This is why I propose knowledge mining,where we look for what we embody and learn as culturally meaningful — this approach reconnects us to the ideas of John Dewey, Maria Montessori, and the roots of design. This is also where making elbows aside strategizing and thinking-without-doing. Low-cost digital fabrication, crowdfunding, and a shift back to the joys of craft move us beyond just designing minds …. to designing hands.
Teamwork That Actually Works
Think wide. Think options. Think fast. This was the charter for small multidisciplinary teams led by designers. It was standard operating procedure for design in the 1990s, yet how many companies still do this, are beginning to try this now, or list it as a cultural competence and selling point?
Throwing together strangers into a team doesn’t lead to much creativity. While their efforts are appreciated, their output is benignly insignificant. We now know that teams need trust, familiarity, and deep domain knowledge to actually produce innovation. Good creative groups are like bands or sports teams — intense, intimate, emotional — who can intuit each other.
Furthermore, such teams need to link up to the wanderers who make their living bringing ideas to life. These wanderers include talent scouts, coaches, lab chiefs, VCs, curators, and agents whose job it is to provide scale, offer financing, and help make connections to an audience. (Sometimes, wanderers aren’t individual people but communities like Kickstarter.)
We need to move away from the outdated relics of design and towards creative competence.
By shifting away from the dogma of design to the competency of creativity, business managers, designers, and creatives of all kinds gain the ability to: (1) identify and assess creative intelligence; and (2) replace outdated, unproven techniques with fresh concepts that tap into rich veins of social literature and commentary.
These veins underlie the very social movements that motivate and drive us. Take, for example, “User Experience” (or “UX”). It is a bedrock concept in design, especially valuable to digital and technology companies. But it is based on a design culture of the 1950s, where passive consumers “experience” something provided by someone else.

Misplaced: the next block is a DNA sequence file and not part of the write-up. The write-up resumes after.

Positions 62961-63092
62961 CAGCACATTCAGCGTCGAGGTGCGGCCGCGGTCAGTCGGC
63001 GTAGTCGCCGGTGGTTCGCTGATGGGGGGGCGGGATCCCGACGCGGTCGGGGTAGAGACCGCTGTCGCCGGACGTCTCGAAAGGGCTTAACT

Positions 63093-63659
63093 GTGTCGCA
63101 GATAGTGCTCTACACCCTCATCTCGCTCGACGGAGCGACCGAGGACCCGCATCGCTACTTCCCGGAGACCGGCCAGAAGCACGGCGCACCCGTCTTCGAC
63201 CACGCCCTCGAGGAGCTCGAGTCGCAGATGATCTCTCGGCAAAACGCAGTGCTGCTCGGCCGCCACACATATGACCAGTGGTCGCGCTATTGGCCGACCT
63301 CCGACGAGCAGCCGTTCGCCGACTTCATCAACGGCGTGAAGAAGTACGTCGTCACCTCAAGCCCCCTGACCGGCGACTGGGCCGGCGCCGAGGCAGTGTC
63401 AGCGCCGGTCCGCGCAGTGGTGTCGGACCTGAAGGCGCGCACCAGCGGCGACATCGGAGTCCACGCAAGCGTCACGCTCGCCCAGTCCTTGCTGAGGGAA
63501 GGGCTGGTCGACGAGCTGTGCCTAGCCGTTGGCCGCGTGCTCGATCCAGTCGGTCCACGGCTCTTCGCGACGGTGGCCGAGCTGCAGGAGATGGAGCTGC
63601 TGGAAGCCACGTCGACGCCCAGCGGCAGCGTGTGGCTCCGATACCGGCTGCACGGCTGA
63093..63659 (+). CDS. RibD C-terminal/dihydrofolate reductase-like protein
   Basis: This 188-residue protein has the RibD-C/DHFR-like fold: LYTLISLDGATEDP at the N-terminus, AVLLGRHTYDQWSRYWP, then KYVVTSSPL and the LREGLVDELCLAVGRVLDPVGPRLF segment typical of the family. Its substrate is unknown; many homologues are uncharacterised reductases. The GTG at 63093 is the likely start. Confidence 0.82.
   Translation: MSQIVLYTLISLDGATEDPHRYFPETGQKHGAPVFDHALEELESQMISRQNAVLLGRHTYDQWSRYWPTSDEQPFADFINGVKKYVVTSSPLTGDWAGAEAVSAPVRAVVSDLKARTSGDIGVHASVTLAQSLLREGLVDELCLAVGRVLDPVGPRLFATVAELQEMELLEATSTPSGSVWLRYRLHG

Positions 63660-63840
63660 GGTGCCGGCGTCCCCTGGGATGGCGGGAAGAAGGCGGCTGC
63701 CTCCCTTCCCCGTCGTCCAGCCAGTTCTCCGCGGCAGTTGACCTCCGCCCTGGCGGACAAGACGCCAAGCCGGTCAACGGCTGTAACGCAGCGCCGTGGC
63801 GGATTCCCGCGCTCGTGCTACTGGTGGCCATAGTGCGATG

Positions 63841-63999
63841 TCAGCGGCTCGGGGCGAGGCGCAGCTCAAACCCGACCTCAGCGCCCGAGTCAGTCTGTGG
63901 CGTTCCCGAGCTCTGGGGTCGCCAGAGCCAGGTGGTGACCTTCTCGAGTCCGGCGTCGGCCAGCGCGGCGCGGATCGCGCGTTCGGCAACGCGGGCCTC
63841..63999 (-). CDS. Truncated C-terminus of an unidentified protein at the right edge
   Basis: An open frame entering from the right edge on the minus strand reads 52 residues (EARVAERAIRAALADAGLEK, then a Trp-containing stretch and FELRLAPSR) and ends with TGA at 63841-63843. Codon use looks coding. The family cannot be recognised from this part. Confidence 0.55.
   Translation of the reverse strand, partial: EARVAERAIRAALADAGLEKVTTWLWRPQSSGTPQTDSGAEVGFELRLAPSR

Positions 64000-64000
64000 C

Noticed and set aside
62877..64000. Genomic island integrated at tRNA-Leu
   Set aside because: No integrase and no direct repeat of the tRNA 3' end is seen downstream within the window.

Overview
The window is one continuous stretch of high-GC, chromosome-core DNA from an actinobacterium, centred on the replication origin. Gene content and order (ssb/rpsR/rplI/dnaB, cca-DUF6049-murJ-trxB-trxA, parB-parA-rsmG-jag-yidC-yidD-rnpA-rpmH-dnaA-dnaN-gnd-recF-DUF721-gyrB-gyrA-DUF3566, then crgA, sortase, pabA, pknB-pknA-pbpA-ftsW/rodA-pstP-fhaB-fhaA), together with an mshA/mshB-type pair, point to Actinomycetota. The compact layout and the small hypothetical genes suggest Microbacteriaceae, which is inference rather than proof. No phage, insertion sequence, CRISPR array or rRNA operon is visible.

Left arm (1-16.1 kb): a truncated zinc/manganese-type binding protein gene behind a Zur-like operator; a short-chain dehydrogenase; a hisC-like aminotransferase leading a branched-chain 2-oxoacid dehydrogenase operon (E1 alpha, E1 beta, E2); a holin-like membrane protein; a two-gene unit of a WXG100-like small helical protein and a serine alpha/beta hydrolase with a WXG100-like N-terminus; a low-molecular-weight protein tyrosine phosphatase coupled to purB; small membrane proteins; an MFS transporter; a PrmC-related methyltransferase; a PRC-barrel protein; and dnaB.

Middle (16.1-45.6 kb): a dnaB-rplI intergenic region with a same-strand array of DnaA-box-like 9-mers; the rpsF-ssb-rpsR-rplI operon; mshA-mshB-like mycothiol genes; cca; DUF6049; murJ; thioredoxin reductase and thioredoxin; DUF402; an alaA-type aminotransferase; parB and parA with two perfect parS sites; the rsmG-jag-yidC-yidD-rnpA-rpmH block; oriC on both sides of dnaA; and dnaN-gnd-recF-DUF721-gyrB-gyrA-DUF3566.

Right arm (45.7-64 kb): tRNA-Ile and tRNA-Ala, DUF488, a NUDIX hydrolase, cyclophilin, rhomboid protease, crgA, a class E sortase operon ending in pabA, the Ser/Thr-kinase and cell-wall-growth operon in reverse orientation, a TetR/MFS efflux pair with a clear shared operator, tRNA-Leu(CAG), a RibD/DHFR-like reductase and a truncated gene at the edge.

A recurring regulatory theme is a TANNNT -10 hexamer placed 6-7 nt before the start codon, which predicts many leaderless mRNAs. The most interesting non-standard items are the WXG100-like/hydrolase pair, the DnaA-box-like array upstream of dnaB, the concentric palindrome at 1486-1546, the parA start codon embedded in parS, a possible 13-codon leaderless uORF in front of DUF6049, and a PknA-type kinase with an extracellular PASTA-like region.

One of the biggest social movements today is participation — and the active making of our identities and products by ourselves. We have the tools to make. We insist on participating. We’re patrons, givers, and financiers; we’re advisors and community builders. In this context, UX becomes passé as a design concept. It should really be “User Engagement” (or “UE”), because that concept reflects one of the social movements we live in.
Once we embrace this shift, we move into richer understanding of aura, charisma, ritual, ceremony, play, spectacle — classic social movement concepts that serve up meaningful descriptions of the interplay between people and things, people and people. Instead of being born into our social engagements, we create and reframe them as we go.
Bruce Nussbaum is Professor of Innovation and Design at Parsons The New School of Design and former assistant managing editor of Businessweek. Nussbaum is author of the forthcoming book Creative Intelligence.